While reiterating that it would not accept Gujarat Chief Minister Narendra Modi as the NDA’s prime ministerial candidate, the BJP’s junior ally JD(U), on Saturday showed signs of softening its stand on the deadline for naming BJP’s PM candidate.
A mellowed JD(U) would now merely “suggest to the BJP to declare its PM candidate by the year-end”, revealed senior JD(U) leaders. The party, which began its two-day national meet in Delhi on Saturday, will bring this issue in its political resolution on Sunday.
Asked whether the party would steer clear of setting a deadline for the BJP to declare its PM candidate, party general secretary and Rajya Sabha MP K C Tyagi, said: “Yes, we can give time. The BJP, after all, is a friendly party and pressure tactics is not used against friendly parties.” However, it expressed support for L K Advani’s name for the PM post. “We have in the past contested Lok Sabha elections under his leadership. How can we say that it was a mistake,” asked Tyagi.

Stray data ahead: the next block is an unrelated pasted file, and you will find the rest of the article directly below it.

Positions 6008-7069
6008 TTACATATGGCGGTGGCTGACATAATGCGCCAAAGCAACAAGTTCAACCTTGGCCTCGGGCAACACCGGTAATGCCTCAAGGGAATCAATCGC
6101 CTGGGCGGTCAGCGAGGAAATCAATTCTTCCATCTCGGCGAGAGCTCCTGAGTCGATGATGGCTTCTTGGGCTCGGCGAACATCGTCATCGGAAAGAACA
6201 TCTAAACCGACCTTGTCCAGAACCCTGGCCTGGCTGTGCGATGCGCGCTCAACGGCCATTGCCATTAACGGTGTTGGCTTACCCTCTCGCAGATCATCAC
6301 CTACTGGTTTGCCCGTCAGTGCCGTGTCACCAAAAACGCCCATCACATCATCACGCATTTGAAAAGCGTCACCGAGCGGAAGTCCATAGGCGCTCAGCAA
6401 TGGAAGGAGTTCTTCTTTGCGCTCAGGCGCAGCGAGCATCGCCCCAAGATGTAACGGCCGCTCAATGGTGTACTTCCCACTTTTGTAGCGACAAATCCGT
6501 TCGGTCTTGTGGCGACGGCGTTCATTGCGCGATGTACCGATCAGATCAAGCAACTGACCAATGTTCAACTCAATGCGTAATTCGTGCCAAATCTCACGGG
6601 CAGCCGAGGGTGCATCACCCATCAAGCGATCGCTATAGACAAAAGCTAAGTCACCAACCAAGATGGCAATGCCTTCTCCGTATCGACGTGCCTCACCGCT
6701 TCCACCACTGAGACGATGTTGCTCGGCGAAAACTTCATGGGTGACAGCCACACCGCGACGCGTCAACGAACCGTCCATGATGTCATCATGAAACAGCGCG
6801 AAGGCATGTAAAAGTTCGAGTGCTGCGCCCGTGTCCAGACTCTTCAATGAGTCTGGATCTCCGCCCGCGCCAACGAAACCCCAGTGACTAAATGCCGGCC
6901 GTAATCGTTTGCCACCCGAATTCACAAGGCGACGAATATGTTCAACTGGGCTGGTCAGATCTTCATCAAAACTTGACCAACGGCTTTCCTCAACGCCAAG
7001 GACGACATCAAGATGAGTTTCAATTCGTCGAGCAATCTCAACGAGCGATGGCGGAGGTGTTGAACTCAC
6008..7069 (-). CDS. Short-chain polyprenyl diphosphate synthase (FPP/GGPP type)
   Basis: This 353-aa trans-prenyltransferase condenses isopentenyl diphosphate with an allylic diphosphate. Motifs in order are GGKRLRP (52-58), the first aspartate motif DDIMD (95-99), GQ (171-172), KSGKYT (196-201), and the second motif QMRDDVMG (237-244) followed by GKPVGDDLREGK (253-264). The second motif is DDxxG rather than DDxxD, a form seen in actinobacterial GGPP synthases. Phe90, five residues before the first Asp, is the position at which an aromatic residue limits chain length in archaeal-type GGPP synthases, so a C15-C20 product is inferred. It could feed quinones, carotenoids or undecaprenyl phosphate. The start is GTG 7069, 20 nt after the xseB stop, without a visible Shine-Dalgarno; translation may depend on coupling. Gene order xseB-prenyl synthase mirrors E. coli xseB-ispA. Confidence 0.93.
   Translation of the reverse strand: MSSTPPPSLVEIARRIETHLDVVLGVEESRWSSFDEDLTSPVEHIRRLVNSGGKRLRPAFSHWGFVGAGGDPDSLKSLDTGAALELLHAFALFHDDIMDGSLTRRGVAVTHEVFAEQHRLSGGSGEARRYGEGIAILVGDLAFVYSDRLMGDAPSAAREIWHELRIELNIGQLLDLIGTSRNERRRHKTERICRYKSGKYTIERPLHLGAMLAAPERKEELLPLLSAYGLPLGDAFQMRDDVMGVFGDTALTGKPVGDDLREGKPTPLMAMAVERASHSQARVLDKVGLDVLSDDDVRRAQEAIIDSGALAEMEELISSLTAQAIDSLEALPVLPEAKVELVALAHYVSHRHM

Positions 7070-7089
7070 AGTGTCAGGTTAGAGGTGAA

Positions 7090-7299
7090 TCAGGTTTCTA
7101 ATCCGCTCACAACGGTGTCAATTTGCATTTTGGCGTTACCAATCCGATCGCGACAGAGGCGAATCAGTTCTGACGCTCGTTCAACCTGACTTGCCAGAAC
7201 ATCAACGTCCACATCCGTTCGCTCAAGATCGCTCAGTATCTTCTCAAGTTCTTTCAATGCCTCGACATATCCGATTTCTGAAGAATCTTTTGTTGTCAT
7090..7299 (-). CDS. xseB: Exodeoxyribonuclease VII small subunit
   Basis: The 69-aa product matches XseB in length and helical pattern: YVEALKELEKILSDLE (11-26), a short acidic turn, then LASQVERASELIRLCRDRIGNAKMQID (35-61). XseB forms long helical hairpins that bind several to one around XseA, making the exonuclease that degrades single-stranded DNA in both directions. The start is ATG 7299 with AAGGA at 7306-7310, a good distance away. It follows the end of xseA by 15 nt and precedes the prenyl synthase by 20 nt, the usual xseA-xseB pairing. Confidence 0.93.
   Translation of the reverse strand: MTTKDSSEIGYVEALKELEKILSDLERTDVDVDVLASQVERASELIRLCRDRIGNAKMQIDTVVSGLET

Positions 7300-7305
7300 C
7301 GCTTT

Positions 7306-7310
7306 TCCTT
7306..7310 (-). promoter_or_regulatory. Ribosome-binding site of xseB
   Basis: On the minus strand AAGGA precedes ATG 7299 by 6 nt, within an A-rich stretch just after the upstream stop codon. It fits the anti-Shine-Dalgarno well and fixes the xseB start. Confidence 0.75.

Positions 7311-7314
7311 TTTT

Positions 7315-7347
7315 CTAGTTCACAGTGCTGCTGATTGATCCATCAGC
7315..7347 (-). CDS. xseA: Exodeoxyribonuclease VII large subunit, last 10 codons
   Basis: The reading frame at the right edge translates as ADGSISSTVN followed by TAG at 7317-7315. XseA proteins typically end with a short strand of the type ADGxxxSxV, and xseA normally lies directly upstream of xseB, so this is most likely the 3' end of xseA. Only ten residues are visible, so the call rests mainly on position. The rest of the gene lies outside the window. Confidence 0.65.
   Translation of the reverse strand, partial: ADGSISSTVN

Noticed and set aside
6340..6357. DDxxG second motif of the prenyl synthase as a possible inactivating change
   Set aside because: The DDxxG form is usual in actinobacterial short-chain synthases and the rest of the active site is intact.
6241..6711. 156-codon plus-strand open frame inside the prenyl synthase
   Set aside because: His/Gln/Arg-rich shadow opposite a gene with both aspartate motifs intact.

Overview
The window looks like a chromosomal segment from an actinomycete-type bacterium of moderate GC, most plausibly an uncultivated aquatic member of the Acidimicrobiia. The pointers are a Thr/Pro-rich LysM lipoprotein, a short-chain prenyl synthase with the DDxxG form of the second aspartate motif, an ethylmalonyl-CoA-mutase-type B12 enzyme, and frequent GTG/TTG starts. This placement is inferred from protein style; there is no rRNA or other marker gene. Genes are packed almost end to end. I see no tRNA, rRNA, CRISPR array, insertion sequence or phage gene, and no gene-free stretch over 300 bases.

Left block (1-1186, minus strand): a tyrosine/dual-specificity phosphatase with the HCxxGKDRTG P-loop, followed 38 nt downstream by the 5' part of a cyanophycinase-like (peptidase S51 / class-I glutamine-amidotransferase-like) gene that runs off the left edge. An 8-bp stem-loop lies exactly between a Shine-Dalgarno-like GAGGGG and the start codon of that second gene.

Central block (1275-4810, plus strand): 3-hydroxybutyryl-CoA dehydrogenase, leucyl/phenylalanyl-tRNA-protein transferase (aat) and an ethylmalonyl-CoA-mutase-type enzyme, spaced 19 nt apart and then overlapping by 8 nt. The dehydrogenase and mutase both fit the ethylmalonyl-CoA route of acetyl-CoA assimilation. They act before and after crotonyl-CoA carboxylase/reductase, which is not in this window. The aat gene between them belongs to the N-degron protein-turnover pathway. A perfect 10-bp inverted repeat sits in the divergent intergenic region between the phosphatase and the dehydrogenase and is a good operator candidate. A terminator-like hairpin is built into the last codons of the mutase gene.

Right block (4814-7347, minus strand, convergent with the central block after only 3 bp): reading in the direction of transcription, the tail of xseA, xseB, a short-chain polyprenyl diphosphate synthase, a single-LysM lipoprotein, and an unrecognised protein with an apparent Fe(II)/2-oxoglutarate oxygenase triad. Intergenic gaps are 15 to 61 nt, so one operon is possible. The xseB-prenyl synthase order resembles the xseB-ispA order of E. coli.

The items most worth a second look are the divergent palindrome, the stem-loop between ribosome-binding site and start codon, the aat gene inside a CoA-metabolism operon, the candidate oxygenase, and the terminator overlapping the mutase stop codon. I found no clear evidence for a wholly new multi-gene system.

Bihar Chief Minister Nitish Kumar met BJP chief Rajnath Singh and senior party leader Arun Jaitley in the capital on Saturday.
The apparent mellowing down on the deadline was a result of back-channel talks between Rajnath and JD(U) leaders including Nitish Kumar and Sharad Yadav.
Nitish Kumar, in his address to delegates, reiterated that there would be “no compromise on principles”. This was a euphemism that the party would never accept Modi’s name for the top job in the country, and if the BJP eventually zeroes in on Modi’s name, they would leave the alliance.
Asked if Modi would be acceptable to them, Tyagi shot back: “Has the BJP Parliamentary Party come out with Modi’s name? Has Rajnath Singh said ‘yes’ to his name?”
Tyagi then said that Modi “had failed to discharge his Constitutional duties as Chief Minister during the 2002 riots”.
The JD(U) also hit out at the Congress, saying the party had no right to speak about Modi as its own balance sheet showed that it had reneged on its responsibilities during the 1984 anti-Sikh riots. It said there was no question of its alliance with the Congress.